Marsh: captives can play key role for ESG issues
Captive insurance can play a key role in helping them manage environmental, social, and governance (ESG)-related risks, according to Ellen Charnley, president of Marsh Captive Solutions.
In a recent Marsh Risk in Context podcast, hosted by Charnley, she said that captives, and in fact captive regulators, are paying attention to this topic as organisations around the world take action to improve their ESG posture.
Charnley was joined by Lorraine Stack, international consulting leader within Marsh Captive Solutions.
According to Charnley think the G part of ESG, governance, is fundamental to captives. “If you think about the very nature of a captive, it truly is all about governance,” she said. “A captive is often set up to be just that very governing body for an organisation. It houses losses that an organization has decided to move off its own balance sheet, often very much a self-insured retention or a deductible that they were already deciding to self-insure and not transfer to the marketplace.
“But with a captive organisation, they've decided to move and pre-fund those losses in a regulated entity. And have a separate board of directors, have a regulator oversee them, and to have oversight and manage in a regulated entity.
“To me that whole process breathes and speaks to governance in its true form. And so captives have been spitting out the word governance for decades. I think this is going to become a really important point, particularly to explain to stakeholders of captives as the market changes and as the market moves into perhaps a softer market from the challenging market that we're in right now.”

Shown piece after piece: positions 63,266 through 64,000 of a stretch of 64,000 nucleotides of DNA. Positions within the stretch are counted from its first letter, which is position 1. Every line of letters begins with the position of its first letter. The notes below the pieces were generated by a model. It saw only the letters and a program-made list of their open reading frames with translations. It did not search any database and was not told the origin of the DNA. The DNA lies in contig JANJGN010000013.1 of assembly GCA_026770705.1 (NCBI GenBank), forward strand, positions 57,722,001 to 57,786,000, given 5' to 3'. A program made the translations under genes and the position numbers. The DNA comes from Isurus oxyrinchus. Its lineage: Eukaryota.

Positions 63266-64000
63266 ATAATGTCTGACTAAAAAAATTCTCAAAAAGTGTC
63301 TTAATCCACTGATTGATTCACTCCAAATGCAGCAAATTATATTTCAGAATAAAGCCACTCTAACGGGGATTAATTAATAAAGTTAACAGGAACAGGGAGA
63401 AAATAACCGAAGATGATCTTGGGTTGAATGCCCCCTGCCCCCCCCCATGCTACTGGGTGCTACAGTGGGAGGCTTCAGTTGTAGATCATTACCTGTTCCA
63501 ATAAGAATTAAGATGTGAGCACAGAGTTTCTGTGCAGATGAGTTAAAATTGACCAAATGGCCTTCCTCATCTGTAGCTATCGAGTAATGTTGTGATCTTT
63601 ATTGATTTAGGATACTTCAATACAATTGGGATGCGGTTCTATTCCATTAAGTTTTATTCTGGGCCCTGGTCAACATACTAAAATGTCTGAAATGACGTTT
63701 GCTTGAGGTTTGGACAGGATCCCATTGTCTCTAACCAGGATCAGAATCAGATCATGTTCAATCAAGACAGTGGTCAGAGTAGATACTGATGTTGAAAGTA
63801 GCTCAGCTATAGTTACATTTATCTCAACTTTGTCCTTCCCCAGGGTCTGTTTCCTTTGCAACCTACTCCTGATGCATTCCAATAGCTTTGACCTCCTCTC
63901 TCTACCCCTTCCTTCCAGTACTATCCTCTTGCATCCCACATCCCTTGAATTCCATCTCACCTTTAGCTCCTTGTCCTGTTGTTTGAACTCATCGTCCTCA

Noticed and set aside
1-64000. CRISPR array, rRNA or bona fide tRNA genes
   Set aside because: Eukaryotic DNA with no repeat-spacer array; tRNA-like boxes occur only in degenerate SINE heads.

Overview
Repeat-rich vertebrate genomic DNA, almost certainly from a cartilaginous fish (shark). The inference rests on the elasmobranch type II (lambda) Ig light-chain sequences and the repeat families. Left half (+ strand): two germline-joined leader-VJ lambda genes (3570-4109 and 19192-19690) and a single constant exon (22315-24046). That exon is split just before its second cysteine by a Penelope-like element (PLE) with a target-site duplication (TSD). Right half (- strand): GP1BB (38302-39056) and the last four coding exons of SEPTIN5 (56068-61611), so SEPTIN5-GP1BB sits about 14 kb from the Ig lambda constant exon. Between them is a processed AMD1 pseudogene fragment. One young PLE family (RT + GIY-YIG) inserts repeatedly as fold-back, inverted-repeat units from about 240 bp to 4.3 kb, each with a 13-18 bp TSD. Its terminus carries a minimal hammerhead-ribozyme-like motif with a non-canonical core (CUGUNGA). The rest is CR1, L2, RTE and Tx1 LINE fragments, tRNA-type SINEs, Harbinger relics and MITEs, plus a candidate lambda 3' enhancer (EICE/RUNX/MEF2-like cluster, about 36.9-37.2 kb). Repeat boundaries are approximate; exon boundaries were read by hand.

Stack pointed out that S in ESG covers things like labour, wages, benefits, health and safety, and other social justice issues. She said that really the most significant way that a captive can support in this category that she has been seeing is in people risk.
“So of the 1,500 captives that we manage, about 14% of them are actively writing employee benefit risk,” said Stack, adding that this number is growing annually.
Finally, looking at the E part of ESG Stack commented that: “the transition to a low carbon future is going to impact commercial insurer appetites. Most of the world's largest insurers have committed to a net zero position on investments and underwriting by 2050 with significant reductions by 2030. So captives are there to address coverage gaps, exclusions, climate-related perils, renewable energy assets, and much more.”
You can listen to the full podcast here.